Christensen: I have known Mitt for 35 years and he really is a very smart man. He’s raised a remarkable family. It’s always hard to raise a good family but the most difficult situation to raise a family is if you have a lot of money and notoriety. Despite that he has very good kids. I’ve seen him in situations in our church where you have one of every type of human in your congregation from the richest to the poorest and he feels what the average person feels very deeply. He’s a good and honest man. So I would be quite happy if he were elected. Everything that I sense from President Barack Obama is that he’s similar. You don’t know the issues that you’re going to run into and so you’ve just got to hope that you voted women and men who are honest and smart, and I think both of them are that way.
Arabic Knowledge at Wharton: Michael Horn co-founded the Innosight Institute with you to apply your theories to improve education and healthcare. What has the experience been like to groom others to pass on your theories and knowledge?
Christensen: It’s been very rewarding. A year ago Jeb Bush, the former Governor of Florida, and Joe Klein, who is very well-regarded and was the chancellor of the New York City Department of Education, came to see me because they couldn’t get on Michael Horn’s calendar. I thought, what an achievement that he has become so well regarded. I wish I could do that with everybody I work with.
Arabic Knowledge at Wharton: You note that one of your most formative experiences was spending one hour a day reflecting on your purpose in life while a Rhodes scholar at Oxford. What are the different pathways for people to do that?
Christensen: There are two pathways that you can follow. The significant majority of people have come to believe for one reason or another that there is a God. If you’re not sure about that, then one route is to assume there is a God and test that, going through the process that I went through. If you’ve already convinced yourself that there isn’t a God — and so you can’t even test that hypothesis — then you need to ask yourself, does that mean that everyone else is misguided? Or might there be a reason why they think there is one. The reason why I think that is a plausible option is because it’s an important enough question that you don’t want to leave the answer untested.
The other option is for whatever reasons, you are convinced that’s not for you, you can still look to individuals that are the kind of person you want to be like. Using what I offered as a template might make it easier for people to say let me just add one or two other things and once you understand that’s the kind of person you want to become, then you can work on what you need to do in life to become that. I think you need to start from somewhere and I hope that I offer a process by which you can get there.
Arabic Knowledge at Wharton: You engage with students and those that you mentor. What drives you to take the time to invest in building other people?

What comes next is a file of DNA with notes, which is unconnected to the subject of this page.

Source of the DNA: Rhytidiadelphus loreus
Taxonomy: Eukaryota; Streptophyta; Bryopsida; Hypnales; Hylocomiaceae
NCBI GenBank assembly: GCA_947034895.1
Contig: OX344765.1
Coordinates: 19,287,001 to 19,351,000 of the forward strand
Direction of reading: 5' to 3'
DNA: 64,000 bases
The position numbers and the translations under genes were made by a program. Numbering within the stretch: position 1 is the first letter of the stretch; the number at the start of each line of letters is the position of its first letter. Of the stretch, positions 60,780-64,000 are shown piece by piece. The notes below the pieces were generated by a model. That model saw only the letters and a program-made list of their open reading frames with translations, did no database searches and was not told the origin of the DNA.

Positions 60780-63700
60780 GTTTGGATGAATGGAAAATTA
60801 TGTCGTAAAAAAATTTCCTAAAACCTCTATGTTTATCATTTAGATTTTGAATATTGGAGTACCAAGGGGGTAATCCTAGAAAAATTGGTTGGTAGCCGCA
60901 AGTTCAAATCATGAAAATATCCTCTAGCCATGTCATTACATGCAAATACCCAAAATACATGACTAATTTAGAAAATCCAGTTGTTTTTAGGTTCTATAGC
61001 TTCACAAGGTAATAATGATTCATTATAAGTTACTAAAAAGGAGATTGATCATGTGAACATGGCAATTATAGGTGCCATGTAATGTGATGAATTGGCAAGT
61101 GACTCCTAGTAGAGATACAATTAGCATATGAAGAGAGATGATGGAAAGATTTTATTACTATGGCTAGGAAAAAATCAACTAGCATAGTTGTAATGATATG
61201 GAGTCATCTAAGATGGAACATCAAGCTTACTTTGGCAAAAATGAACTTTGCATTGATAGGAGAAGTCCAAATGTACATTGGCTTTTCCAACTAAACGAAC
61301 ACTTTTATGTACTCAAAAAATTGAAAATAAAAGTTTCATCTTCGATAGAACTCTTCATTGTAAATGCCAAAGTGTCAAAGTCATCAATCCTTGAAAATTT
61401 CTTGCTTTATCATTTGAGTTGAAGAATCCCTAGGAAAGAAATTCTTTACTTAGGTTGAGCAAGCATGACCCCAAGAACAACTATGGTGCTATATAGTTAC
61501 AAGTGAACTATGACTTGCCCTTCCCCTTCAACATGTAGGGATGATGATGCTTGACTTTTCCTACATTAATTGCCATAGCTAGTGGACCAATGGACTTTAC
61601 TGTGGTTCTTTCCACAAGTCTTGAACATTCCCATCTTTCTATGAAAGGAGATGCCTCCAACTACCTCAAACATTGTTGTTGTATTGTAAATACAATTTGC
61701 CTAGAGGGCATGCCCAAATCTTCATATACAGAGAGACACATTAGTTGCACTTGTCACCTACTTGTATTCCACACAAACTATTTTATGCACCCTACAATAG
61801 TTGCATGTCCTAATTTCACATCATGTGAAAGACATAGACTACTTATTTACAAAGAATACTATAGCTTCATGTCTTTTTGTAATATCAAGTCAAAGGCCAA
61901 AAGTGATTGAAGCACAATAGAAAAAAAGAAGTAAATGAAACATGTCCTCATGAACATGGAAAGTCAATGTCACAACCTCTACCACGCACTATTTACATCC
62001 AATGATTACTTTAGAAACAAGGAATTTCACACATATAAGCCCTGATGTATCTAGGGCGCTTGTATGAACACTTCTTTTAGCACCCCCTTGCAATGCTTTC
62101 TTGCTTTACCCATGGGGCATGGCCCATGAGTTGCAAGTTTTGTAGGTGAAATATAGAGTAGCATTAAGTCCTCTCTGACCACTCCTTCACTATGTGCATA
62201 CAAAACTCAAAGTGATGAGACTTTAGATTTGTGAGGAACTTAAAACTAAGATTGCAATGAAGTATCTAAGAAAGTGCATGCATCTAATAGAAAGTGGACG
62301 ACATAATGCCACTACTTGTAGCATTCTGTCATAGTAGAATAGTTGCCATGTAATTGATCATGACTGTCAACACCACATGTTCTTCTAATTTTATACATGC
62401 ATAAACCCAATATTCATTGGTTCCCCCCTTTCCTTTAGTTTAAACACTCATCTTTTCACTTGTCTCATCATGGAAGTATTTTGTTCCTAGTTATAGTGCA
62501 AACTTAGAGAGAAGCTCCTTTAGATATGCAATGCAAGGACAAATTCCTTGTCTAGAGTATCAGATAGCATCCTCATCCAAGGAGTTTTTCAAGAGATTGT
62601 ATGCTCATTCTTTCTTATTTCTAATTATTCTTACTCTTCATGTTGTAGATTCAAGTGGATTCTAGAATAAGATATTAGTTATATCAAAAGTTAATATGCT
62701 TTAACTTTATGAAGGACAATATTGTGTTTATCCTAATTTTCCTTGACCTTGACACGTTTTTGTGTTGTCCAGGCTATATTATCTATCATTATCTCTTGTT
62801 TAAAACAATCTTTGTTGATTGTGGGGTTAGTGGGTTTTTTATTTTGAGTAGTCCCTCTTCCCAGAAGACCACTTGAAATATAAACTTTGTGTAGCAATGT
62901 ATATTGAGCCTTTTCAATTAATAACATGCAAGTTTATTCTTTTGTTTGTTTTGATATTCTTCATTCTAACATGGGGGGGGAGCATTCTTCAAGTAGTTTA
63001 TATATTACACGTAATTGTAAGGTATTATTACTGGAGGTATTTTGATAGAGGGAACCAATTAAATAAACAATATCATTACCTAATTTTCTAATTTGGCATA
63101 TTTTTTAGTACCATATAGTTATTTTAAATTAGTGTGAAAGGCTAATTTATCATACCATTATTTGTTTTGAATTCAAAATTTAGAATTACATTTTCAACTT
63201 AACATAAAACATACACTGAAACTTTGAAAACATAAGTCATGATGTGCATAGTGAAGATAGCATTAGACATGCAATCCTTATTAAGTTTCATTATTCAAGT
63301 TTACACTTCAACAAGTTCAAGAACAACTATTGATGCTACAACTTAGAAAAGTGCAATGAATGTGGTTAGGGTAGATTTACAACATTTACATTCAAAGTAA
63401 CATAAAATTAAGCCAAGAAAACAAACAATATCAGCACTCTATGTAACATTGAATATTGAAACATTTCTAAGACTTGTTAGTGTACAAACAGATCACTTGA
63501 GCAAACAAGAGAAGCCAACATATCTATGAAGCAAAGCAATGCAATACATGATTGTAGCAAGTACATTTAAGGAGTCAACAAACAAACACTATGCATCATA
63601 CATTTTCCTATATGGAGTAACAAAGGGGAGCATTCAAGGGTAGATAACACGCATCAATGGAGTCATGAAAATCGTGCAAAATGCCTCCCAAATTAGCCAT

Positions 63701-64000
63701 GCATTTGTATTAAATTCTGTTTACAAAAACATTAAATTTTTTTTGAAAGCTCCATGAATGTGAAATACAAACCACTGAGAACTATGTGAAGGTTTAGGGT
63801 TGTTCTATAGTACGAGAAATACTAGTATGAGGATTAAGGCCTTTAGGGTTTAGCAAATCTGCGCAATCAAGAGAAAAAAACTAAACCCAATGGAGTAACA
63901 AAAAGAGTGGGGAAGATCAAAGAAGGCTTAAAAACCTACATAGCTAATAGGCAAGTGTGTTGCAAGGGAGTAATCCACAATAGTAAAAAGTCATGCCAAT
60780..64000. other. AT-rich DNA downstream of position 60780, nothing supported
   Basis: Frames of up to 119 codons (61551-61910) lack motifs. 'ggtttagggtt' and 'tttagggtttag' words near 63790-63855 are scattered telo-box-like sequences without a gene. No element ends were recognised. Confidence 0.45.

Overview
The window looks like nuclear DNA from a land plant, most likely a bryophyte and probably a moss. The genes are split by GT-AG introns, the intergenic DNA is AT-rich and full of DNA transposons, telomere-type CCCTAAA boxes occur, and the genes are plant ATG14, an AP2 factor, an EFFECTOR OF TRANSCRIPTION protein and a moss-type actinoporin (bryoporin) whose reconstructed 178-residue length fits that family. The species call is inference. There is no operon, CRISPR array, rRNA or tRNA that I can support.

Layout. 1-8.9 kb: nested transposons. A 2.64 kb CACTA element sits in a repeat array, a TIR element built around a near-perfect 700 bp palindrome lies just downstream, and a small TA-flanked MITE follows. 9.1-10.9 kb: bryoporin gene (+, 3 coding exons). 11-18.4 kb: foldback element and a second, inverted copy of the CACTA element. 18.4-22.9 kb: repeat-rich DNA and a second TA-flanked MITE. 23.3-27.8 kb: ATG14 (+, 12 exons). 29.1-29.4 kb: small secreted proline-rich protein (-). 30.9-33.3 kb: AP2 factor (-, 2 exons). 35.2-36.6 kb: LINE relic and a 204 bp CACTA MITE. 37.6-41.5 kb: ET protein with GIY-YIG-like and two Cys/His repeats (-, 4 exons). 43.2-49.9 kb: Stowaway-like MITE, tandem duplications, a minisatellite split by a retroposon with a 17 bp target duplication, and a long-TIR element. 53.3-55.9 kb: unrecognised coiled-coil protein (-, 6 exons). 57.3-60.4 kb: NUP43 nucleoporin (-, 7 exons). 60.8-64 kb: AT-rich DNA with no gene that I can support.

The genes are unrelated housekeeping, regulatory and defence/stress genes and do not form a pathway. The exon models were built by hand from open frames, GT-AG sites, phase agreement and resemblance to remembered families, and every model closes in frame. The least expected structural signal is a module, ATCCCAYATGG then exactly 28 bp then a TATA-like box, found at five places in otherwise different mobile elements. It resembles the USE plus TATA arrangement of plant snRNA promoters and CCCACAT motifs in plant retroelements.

Christensen: I had a very profound experience that helped me and it was shortly after I joined the faculty at HBS. For reasons that I could not understand, there were a few students in a course I was teaching that just didn’t like me. At Harvard, if you as a student don’t like something about the teacher, there is a student in the class called the education representative that you can complain to. It’s anonymous so without being able to go back to them, I invited my colleagues to attend class and listen to see if there was anything I was doing that would bother people and they couldn’t figure it out. In that context I was on a plane to Minneapolis and was sitting next to a Native American who lived there. We began to talk about what we did for a living and I told him my frustration of not understanding why I couldn’t satisfy these particular students. He said, ‘Professor, what you need to do is teach with love.’ That just took me by surprise because the words teach with love and the HBS case method never came across as a single thought in my heart before, but I realized he had to be right. I made a commitment that every time I would teach in a way so every student could feel my love for them through the way I conducted myself. As soon as did that, the problem disappeared. My hope everyday is that everyone I have a chance to visit with can feel it.
Arabic Knowledge at Wharton: You write about the importance of humility and seeing the value in learning from every person no matter their age or status. What has your approach been in how you interact with others?
Christensen: I really try to live my life like Jobs and Morita in that just as a habit, wherever I go I just want to watch what other people are doing. If you really believe that you can learn something important from anybody, even when you’re with children, you ask what people are doing and you’ve got to ask yourself why. When people are writing a letter to someone or when they don’t write a letter to someone, what’s really going on there? You realize that maybe people aren’t communicating with other people because it’s too much time to write a letter. Is there a simpler way to communicate with people by distance? Watching what people are doing and what they’re not trying to do really helps you and allow you to learn from other people.
Just by analogy I have an image in my brain that up in heaven God has built these warehouses. On one of the shelves are packages with truth and the other are packages of answers, and he just doesn’t at will pick up answers and packets of truth and just throws them down at someone. What he does is he waits until I ask a question and then he’ll send down an answer because people will learn when they’re ready to learn, not when you’re ready to teach them.
When you’re talking to someone, if you always ask them questions about themselves and what’s going on in their life and what they’re seeing, you’ll learn so much. You can always have a wonderful conversation with anybody if you ask about them, because if you do that then everyone is interested in themselves; and if you’re interested in them too, than you have something to talk about. That’s why I think you can learn from anybody and you miss out on a lot of learning in life if you only focus your attention on a certain stature of people.
Clayton Christensen co-wrote How Will You Measure Your Life with James Allworth, an HBS graduate and Karen Dillon, formerly the editor of the Harvard Business Review. The book comes out on May 15th.